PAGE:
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Federal prosecutors and the U.S. Securities and Exchange Commission brought charges Wednesday against more than a dozen individuals they alleged orchestrated a $147 million boiler room scheme using aggressive telemarketing to older investors and other manipulative techniques.

Feds Crack Down On $147M Boiler Room Scheme

Feds Crack Down On $147M Boiler Room Scheme

By Carmen Germaine of Law360.com

Federal prosecutors and the U.S. Securities and Exchange Commission brought charges Wednesday against more than a dozen individuals they alleged orchestrated a $147 million boiler room scheme using aggressive telemarketing to older investors and other manipulative techniques.

Fourteen people were arraigned Wednesday in federal court on criminal charges over their involvement in the alleged Long Island-based scheme, as Brooklyn prosecutors alleged insiders and marketers of several penny stock companies worked with two boiler rooms and multiple cold callers to profit by driving up the companies’ stock prices.

Acting U.S. Attorney Bridget M. Rohde of the Eastern District of New York said the defendants obtained shares at below-market prices and then engaged in manipulative trading patterns to drive up share prices, while aggressively calling unsuspecting and often elderly investors to buy shares.

“Today’s 14 arrests, in three states, reflect the scope of this fraud and our commitment to aggressively locating and bringing to justice those who abuse our financial markets in order to fraudulently enrich themselves,” Rohde said.

The indictment names Jeffrey Chartier, Stephanie Lee, Lawrence Isen and Robert Gleckman, insiders and marketers of five publicly traded companies who allegedly engaged the boiler rooms to manipulate the companies’ stocks.

Prosecutors also charged boiler room operators Anthony Vassallo of Elite Stock Research and former ESR employees Erik Matz and Ronald Hardy, who formed their own boiler room My Street Research. Also charged were former ESR employee Robert Gilbert, and cold callers Brian Heepke, Dennis Verderosa, Emin L. Cohen, Paul Ewer, McArthur Jean and Sergio Ramirez, as well as two people whose names were redacted in the unsealed indictment.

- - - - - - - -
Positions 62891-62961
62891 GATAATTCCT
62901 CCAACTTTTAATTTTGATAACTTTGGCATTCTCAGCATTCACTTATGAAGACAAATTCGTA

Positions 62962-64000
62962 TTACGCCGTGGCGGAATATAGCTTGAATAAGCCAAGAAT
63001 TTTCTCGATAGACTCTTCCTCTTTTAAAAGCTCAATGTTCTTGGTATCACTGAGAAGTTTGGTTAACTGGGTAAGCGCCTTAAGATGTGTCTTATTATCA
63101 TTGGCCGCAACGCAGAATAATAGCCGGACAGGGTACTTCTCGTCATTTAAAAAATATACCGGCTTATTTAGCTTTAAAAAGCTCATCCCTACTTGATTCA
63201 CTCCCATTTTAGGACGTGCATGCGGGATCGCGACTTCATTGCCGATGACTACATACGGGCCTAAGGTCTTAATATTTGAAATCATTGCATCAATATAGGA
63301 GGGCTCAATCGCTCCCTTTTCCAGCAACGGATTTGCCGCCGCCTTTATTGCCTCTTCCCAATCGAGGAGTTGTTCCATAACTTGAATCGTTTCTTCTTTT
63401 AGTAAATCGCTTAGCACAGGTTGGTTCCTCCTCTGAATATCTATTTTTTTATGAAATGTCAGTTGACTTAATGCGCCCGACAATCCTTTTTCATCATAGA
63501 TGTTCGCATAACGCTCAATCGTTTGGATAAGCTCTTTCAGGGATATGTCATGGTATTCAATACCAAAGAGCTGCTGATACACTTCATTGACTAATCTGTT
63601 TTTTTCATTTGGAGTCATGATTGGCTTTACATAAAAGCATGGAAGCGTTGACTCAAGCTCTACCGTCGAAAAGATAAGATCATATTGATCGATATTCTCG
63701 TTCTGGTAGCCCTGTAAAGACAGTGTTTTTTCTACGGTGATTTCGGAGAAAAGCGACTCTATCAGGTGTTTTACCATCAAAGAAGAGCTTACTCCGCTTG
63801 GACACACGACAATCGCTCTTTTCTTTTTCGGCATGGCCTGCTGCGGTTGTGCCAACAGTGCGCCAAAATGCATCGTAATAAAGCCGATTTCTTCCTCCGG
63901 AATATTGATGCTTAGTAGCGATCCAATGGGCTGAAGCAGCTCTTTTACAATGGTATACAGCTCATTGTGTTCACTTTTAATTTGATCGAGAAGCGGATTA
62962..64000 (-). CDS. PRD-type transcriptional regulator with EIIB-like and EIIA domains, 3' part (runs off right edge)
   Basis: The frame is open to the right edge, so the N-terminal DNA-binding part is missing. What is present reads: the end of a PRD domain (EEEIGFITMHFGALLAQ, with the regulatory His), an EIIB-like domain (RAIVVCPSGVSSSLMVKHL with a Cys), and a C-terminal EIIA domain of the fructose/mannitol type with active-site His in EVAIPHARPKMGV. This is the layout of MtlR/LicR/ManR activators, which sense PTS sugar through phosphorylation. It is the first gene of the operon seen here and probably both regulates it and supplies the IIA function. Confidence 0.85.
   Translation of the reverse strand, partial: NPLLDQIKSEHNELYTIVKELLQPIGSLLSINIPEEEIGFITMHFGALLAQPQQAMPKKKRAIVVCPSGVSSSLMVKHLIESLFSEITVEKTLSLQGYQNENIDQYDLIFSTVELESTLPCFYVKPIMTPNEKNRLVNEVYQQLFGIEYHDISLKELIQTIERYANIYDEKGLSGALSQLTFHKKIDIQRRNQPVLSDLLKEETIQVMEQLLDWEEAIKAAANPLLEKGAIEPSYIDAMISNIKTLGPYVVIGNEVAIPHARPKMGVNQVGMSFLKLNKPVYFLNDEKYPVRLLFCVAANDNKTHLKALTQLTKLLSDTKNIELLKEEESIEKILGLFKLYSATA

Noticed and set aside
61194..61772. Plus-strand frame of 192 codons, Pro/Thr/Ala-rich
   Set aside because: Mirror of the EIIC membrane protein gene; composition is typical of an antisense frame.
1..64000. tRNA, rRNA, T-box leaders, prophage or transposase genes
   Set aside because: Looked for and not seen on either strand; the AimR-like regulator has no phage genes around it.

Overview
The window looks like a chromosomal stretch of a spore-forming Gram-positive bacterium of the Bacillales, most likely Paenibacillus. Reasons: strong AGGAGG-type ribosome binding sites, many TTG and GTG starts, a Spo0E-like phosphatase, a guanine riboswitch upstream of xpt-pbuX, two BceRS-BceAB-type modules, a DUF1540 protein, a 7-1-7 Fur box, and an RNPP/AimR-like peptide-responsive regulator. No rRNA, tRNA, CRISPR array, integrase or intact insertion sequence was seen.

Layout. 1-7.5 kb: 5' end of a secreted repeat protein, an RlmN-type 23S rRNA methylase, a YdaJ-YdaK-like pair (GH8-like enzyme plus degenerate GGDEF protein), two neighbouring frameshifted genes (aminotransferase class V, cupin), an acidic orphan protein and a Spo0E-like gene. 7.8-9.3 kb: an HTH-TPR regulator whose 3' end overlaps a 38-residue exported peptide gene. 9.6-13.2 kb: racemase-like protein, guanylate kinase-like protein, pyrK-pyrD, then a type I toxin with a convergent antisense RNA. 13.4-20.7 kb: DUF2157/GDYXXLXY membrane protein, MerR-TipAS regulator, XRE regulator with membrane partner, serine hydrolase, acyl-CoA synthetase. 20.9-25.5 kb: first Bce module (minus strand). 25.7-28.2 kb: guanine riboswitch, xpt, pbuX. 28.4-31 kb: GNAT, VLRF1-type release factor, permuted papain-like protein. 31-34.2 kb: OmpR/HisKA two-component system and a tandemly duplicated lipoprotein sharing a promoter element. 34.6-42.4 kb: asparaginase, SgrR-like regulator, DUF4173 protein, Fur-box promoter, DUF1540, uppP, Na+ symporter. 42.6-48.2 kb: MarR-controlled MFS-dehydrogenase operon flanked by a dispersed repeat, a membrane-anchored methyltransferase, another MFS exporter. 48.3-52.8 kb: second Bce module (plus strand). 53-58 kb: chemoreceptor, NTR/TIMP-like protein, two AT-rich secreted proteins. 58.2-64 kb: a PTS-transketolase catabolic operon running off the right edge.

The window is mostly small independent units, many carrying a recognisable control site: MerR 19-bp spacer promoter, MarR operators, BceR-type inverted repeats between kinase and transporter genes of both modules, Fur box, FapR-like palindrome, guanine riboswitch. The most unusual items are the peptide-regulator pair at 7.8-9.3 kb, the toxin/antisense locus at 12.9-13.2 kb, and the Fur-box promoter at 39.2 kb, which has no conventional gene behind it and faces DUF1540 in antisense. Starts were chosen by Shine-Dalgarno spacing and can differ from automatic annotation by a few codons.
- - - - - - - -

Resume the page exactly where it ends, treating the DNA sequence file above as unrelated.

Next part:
The SEC filed a parallel civil complaint on Wednesday in Brooklyn federal court that also named Chartier, Lee, Isen, Gleckman, Matz, Hardy, Heepke, Verderosa, Cohen, Ramirez and Vassallo. The SEC additionally sued Ashley Antos, alleging she also acted as a cold caller employee of both boiler rooms, and Michael Watts, an insider of one of the companies, and named a further 27 individuals and entities as relief defendants.

According to prosecutors, the scheme inflated stock in five publicly traded companies – National Waste Management Holdings Inc., CES Synergies Inc., Grilled Cheese Truck, Hydrocarb Energy Corporation and Intelligent Content Enterprises Inc.

The insiders in each company would amass shares in the issuer, then engage the boiler rooms, providing stock to the boiler room employees through stock purchase and consulting agreements, according to the U.S. Department of Justice announcement.

The boiler rooms then made hundreds of thousands of cold calls to prospective investors to pressure them into purchasing the stocks, prosecutors said.

The callers often misled investors about the value of the penny stocks, according to prosecutors, and failed to reveal that they were selling their own stocks in the same companies at the same time as recommending investors buy the shares.

For example, the SEC said Cohen told one investor victim that he had “put Twitter out as an [over-the-counter stock] 8 years ago” and falsely claimed that the Walt Disney Company was buying into Intelligent Content Enterprises Inc. Cohen, at the time 33 years old, also claimed to have 21 years of experience, the SEC said.